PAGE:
Kotaku’s latest controversy is their article entitled A Price of Games Journalism. Was the website right to reveal blacklistings by Bethesda and Ubisoft or has it been wrongfully targeted?
Since its launch over ten years ago in October 2004, Kotaku has attracted both positive and negative attention from gamers and journalists around the world. Generally seen as the ‘tabloid of the gaming press’, its information page states that it’s about original reporting, gaming culture and humour, with an aim to explain games differently: “We hope that what you see here is a genuinely unique and interesting take on the fascinating world of video games and the people who make and play them.”
On 19 November 2014, current Editor-in-Chief Stephen Totilo published an article entitled A Price of Games Journalism. In the opening paragraph he revealed: “For the past two years, Kotaku has been blacklisted by Bethesda, the publisher of the Fallout and Elder Scrolls series. For the past year, we have also been, to a lesser degree, ostracized by Ubisoft, publisher of Assassin’s Creed, Far Cry and more.” He went on to claim that the public relations (PR) and marketing wings of these companies have chosen to act as if his website doesn’t exist, cutting off access to games and ignoring requests for comments on stories.
Kotaku and its Editors are no strangers to controversy: there aren’t many people out there who haven’t at least heard of GamerGate. The online movement started in August 2014 after Eron Gjoni claimed that indie developer Zoe Quinn had had sexual contact with one of the website’s writers. It’s a complicated topic, one which swings between ethics in the video game industry and misogyny in gaming depending on the source; it’s also not a subject for this piece, but it has to be said that journalism has experienced increased scrutiny and criticism since.
Were Bethesda and Ubisoft right to blacklist Kotaku or has the website been wrongfully targeted?
This perhaps goes some way towards explaining why Totilo’s latest article has drawn so much interest from supporters and detractors alike since it’s publication last month, and why the matter of ethics in reporting is back in the spotlight once again. Were Bethesda and Ubisoft right to blacklist Kotaku or has the website been wrongfully targeted? Are there other issues at play here? After discussing the situation over the past several weeks with the 1001Up team (and taking a while to write this up – sorry!), here are some thoughts.
Reasons behind the blacklists
A ‘blacklist’ generally refers to ‘a list of people of groups regarded as unacceptable or untrustworthy and often marked down for punishment or exclusion’. Unfortunately it isn’t uncommon for gaming websites to be blacklisted by a publisher, and the action means they’re cut off from review copies of video games, exclusive interviews and press conference invitations. Totilo confirms in his article that Kotaku hasn’t been officially advised of their blacklistings but a number of guesses are made as to the reasons behind them.
Let’s start off with Bethesda: could the cause be a report published on 11 December 2013 that confirmed the existence of the then-secret Fallout 4? An unnamed reader sent Jason Schreier several documents from a casting call for a project code-named ‘Institute’, which included scripts and character descriptions. The News Editor noted that the details could have been invented for the call and were obviously subject to change, but said: “The big takeaway here is that the next Fallout game is real. It’s currently in development at Bethesda.”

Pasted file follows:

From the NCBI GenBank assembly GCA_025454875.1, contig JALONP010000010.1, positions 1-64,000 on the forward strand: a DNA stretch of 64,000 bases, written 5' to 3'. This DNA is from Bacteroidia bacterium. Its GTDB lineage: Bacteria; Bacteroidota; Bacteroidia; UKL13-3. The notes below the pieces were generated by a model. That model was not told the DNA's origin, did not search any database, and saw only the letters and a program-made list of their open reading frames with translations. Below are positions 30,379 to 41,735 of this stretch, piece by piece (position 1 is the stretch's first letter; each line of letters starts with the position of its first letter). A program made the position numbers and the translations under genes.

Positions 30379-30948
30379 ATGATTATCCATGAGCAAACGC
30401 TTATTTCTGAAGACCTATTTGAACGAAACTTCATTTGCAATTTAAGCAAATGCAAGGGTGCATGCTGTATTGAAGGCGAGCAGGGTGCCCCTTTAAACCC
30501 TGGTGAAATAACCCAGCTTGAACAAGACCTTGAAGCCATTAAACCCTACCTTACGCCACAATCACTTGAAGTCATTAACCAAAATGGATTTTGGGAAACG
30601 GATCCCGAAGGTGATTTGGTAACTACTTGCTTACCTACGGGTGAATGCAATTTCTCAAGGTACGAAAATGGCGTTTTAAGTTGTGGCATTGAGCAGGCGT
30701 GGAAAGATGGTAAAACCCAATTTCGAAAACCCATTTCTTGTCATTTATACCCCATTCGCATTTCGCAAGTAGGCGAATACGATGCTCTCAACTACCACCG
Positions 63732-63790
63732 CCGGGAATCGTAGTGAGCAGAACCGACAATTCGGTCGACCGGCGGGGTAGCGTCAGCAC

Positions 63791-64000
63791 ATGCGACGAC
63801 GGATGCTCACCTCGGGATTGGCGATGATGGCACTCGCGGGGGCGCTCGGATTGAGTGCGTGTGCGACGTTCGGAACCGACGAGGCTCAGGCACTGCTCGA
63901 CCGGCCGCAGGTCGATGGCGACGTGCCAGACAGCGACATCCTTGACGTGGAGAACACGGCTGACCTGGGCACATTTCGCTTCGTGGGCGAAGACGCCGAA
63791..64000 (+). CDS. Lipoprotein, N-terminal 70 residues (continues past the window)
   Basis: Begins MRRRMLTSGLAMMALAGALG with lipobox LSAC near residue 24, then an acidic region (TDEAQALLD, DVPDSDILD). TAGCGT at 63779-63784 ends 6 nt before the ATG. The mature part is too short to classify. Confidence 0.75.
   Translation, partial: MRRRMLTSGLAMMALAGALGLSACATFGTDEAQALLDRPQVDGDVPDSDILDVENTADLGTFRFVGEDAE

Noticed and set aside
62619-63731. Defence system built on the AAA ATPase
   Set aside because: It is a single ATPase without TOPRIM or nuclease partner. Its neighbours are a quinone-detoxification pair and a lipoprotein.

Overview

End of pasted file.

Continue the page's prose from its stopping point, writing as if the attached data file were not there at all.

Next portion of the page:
And what about Ubisoft? Schreier wrote a piece the following year on 02 December 2014 announcing that the next Assassin’s Creed game – possibly named Victory (but later changed to Syndicate) – would be taking place in London during the nineteenth century. This information came from watching a ‘seven-minute target gameplay footage video’ obtained through ‘an early leak’. The News Editor wrote: “The takeaway from the footage isn’t just that Assassin’s Creed is in a new place and era yet again. It’s that, apparently, Ubisoft is pushing for some gameplay innovation… This could significantly change how these games play and how gamers move through an Assassin’s Creed world.”
Totilo’s article on the blacklistings contains a number of links to other posts as examples and there’s a common thread that connects them all. From the piece announcing that science-fiction shooter Prey 2 was to be rebooted after an unidentified tipster provided details; to the article confirming this news again through a leaked email; to the post revealing leaked screenshots from Assassin’s Creed Unity sent to the website by an anonymous source (all of which were written by Schreier). Kotaku’s information often tends to come from such sources, thus earning it the reputation of being the tabloid of the gaming press.
The argument for Kotaku
Sadly, what’s considered as ‘gaming news’ nowadays often consists of repurposed press releases and the reposting of official videos and screenshots from upcoming releases. Take a look at channels such as BuzzFeed and Flipboard and you’ll see entry after entry containing the same announcements, reveals and trailers. Hard-hitting news isn’t exactly easy to come by any longer so give some credit to Kotaku: their sources and investigative methods mean that they’re often the first gaming website to reveal the latest stories.
“They will see this kind of reporting as upsetting, as ruining surprises and frustrating creative people.”
The website’s detractors have criticised its approach however, saying that leaks which don’t highlight whistleblowing or expose corruption shouldn’t be published. In Totilo’s article he wrote: “I’m sure some people will sympathize with Bethesda and Ubisoft. Some will cheer these companies and hope others follow suit. They will see this kind of reporting as upsetting, as ruining surprises and frustrating creative people. They will claim we are ‘hurting video games’…”